Former GOP Senate Majority Leader Bill Frist thinks ObamaCare's individual mandate is unconstitutional. But, well, whaddayagonnadoaboutit? Via the Argus Leader:
Frist agrees that the mandate violates the Constitution. But unlike others on both sides of the debate, he thinks parts of the law will inject enough money into health care to make the end result workable even without the mandate.
He said the law benefits from growing public support and that its long phase-in period will allow Congress, passing through several election cycles, to amend it without killing it.
What growing support would that be? According to Pollster.com, the law's favorability numbers have been trending downward for a while:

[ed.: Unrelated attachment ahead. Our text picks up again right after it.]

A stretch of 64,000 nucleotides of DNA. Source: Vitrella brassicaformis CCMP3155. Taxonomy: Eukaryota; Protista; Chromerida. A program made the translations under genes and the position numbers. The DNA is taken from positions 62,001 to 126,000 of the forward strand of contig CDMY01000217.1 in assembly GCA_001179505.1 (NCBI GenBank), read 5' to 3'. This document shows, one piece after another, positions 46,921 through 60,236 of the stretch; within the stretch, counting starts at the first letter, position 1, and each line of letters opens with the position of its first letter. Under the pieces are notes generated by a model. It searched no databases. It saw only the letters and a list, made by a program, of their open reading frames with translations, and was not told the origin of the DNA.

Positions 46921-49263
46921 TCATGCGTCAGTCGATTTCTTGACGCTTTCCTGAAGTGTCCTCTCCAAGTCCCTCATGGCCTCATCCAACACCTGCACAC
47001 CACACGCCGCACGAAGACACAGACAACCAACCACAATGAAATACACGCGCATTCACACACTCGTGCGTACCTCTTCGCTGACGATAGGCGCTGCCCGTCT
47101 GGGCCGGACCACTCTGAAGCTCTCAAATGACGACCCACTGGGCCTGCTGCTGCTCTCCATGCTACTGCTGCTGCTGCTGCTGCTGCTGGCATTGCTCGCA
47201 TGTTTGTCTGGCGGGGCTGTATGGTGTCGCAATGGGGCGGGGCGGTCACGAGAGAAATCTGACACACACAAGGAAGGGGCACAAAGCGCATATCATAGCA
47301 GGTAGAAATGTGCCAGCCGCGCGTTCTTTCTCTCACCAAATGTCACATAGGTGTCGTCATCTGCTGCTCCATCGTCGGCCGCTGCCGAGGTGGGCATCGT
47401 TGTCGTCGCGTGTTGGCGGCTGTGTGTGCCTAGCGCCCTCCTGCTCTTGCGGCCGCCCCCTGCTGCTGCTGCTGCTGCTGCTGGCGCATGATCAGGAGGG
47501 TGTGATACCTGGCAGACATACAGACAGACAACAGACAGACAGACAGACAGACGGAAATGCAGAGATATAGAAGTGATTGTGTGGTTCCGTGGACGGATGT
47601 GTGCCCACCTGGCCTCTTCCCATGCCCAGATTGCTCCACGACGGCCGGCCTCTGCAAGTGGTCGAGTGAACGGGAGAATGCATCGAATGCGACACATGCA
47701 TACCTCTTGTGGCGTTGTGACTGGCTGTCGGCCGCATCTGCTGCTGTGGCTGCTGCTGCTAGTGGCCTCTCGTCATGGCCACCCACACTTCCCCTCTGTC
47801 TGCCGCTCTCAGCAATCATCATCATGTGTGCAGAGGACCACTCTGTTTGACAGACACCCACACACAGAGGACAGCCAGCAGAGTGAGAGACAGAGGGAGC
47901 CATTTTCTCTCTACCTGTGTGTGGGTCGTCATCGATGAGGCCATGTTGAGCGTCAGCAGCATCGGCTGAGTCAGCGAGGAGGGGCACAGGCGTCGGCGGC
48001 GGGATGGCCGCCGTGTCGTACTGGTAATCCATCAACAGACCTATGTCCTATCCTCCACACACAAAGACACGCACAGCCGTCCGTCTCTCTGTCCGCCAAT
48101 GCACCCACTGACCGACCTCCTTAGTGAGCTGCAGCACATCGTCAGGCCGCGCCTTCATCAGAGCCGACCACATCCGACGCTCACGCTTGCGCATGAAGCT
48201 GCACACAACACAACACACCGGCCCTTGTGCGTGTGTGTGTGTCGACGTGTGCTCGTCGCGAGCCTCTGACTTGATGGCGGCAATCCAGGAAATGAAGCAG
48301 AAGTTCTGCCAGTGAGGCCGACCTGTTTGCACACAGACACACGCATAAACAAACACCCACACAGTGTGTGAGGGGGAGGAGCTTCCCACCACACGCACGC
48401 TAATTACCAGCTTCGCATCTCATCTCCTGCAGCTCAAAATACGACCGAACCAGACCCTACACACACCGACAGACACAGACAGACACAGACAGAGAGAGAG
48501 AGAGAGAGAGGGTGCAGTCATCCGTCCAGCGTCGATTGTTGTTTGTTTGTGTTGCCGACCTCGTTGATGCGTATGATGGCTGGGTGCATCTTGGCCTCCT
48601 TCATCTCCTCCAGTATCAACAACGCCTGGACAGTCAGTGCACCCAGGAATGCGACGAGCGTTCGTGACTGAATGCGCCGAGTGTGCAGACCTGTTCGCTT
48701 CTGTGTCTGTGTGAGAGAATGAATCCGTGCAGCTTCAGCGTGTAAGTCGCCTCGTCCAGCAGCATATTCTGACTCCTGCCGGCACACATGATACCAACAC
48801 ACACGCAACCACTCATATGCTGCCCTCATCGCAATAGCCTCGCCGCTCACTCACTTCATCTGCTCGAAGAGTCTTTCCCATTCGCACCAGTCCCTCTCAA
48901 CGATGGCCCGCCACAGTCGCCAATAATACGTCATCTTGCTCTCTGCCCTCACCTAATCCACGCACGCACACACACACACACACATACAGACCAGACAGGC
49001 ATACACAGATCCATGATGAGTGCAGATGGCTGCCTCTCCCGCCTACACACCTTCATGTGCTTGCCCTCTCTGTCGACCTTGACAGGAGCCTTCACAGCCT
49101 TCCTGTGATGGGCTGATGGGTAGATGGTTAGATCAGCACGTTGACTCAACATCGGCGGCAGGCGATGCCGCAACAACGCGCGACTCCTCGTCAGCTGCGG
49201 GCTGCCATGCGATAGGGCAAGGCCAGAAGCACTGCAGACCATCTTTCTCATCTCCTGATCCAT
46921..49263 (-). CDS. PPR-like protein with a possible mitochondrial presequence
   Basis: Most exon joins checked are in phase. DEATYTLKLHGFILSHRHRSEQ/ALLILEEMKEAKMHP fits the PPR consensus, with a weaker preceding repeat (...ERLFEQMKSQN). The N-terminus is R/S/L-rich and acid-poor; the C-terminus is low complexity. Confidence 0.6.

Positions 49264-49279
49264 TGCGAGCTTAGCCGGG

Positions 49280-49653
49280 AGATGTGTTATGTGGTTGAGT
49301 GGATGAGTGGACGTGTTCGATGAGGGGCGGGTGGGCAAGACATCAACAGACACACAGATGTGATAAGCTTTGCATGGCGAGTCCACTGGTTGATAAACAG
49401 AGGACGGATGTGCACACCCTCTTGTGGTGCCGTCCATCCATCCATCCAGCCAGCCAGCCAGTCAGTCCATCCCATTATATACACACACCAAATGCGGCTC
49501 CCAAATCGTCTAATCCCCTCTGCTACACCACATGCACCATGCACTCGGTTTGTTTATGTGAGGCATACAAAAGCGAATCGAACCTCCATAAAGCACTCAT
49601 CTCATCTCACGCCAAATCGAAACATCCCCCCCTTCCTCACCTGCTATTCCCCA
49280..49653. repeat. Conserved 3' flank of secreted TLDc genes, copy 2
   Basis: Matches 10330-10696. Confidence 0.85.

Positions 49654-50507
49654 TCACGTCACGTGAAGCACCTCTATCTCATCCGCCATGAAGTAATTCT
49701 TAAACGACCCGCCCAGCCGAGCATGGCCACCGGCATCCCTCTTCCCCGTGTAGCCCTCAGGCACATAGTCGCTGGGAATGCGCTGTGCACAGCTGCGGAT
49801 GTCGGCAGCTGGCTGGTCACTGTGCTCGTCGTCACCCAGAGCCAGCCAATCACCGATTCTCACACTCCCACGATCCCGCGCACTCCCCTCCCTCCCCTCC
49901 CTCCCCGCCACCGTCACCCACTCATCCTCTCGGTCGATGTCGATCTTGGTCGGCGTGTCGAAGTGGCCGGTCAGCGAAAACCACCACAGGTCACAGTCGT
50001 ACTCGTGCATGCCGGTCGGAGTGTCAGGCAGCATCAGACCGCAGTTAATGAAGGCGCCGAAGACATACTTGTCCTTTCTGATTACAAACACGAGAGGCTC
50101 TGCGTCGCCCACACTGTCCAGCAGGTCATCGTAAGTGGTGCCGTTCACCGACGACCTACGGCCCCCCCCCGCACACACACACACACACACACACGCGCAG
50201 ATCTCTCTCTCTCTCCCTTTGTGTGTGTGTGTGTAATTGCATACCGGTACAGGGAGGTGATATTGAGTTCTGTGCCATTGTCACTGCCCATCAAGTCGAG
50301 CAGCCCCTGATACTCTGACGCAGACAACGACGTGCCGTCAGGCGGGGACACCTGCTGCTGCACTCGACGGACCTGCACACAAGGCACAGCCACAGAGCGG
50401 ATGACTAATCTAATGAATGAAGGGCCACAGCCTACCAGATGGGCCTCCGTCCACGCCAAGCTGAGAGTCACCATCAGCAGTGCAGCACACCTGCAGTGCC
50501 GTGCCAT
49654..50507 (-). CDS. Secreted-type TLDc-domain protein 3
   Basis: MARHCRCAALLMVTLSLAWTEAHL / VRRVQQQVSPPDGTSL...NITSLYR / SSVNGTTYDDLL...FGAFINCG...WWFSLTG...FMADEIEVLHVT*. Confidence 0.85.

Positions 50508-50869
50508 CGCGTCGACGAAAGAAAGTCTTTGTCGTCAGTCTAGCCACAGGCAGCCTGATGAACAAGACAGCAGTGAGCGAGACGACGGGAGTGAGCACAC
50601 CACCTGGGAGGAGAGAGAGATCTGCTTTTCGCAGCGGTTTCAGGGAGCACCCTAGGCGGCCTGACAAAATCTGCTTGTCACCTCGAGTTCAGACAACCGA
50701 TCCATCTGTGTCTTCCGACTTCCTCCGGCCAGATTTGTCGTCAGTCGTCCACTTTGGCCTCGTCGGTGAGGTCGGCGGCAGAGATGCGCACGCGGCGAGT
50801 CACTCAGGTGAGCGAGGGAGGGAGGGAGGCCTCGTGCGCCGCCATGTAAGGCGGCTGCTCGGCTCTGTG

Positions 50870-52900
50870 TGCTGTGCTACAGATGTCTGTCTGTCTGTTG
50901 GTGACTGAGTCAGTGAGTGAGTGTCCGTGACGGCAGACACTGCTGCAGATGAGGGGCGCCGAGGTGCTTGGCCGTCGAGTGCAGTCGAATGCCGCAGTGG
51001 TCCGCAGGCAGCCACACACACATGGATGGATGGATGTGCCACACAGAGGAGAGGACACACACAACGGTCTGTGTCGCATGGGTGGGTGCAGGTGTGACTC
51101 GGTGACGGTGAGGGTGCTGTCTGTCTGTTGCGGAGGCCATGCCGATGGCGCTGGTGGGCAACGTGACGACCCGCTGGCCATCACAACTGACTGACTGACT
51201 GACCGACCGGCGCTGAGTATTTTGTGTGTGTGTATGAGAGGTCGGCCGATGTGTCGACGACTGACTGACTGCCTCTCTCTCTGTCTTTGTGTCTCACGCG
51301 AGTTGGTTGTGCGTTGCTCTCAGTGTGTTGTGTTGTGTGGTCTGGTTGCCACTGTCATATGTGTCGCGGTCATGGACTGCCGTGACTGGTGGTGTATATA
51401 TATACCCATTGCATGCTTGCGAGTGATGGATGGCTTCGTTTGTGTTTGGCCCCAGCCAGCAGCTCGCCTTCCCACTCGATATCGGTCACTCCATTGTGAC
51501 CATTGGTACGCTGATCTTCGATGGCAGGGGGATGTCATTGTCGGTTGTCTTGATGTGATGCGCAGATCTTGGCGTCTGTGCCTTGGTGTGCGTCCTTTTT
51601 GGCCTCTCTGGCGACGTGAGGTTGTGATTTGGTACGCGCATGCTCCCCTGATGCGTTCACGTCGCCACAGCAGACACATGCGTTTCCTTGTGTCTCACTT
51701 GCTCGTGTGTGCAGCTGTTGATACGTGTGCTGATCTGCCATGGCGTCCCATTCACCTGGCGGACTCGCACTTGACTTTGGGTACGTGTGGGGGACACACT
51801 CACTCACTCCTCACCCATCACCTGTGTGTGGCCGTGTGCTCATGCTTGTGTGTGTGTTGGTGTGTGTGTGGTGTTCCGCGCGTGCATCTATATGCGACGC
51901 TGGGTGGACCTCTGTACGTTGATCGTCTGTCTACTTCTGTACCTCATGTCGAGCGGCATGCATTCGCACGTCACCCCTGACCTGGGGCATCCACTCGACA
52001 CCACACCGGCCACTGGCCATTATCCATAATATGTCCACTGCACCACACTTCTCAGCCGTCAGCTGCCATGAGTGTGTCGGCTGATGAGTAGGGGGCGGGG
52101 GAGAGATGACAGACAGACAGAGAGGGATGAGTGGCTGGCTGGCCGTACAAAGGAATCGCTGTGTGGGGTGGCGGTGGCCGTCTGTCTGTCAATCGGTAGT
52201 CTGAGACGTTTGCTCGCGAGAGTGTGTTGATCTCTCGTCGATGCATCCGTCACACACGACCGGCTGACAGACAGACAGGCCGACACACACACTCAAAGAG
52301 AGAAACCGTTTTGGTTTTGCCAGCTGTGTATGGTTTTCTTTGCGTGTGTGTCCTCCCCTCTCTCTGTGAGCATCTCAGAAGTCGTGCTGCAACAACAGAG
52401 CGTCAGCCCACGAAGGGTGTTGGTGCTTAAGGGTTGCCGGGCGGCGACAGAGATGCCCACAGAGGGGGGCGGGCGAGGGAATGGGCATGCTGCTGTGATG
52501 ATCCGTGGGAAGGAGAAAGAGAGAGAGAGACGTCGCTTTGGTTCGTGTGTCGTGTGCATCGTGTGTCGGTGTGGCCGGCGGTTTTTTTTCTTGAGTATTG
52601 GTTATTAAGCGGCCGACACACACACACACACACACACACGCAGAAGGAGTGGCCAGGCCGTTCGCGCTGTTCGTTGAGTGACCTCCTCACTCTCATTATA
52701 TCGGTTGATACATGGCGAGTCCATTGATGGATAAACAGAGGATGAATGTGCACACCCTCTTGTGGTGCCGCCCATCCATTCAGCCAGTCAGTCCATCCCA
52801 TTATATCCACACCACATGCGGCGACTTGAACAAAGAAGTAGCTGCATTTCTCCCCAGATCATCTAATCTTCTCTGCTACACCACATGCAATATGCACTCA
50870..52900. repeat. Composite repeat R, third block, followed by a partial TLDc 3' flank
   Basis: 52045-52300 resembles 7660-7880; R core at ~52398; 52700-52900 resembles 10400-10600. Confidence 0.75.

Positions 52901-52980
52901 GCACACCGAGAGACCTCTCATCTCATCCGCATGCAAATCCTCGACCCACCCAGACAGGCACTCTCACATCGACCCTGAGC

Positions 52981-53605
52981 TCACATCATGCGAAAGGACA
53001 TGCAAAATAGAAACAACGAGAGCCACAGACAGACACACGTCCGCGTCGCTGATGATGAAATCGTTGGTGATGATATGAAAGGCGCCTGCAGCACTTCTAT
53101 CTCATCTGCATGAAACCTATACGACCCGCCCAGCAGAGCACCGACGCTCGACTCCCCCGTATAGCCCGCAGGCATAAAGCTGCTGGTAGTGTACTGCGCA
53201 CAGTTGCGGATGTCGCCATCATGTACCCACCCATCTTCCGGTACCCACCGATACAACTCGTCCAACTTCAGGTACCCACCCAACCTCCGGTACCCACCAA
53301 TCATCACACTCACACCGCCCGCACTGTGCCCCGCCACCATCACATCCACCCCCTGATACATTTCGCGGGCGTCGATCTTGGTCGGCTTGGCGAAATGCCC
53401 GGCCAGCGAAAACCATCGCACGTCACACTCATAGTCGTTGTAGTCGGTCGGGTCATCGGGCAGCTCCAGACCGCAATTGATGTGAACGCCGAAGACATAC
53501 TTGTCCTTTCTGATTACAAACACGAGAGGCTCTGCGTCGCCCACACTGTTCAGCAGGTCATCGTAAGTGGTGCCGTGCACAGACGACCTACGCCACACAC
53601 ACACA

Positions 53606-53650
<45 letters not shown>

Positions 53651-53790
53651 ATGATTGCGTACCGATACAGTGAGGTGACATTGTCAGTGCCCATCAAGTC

Of course, Frist is biased. In part because he likes the law, more or less:
He called the reform law 70 percent good and 30 percent bad. He had been out of Congress for three years when the law came up for a vote last year, but he urged Republicans to support it.
Also, it maybe, possibly helps that he works for a firm that makes money lobbying for laws like ObamaCare. As Timothy Carney reported last year:
Frist is a partner in a private investment firm that bets on health care companies—and on regulation. The firm's Web site reads: "With deep expertise in the healthcare reimbursement and regulatory environments, the Cressey & Company team has invested in almost every for-profit niche of healthcare."
"Almost every for-profit niche of healthcare." Even the unconstitutional ones?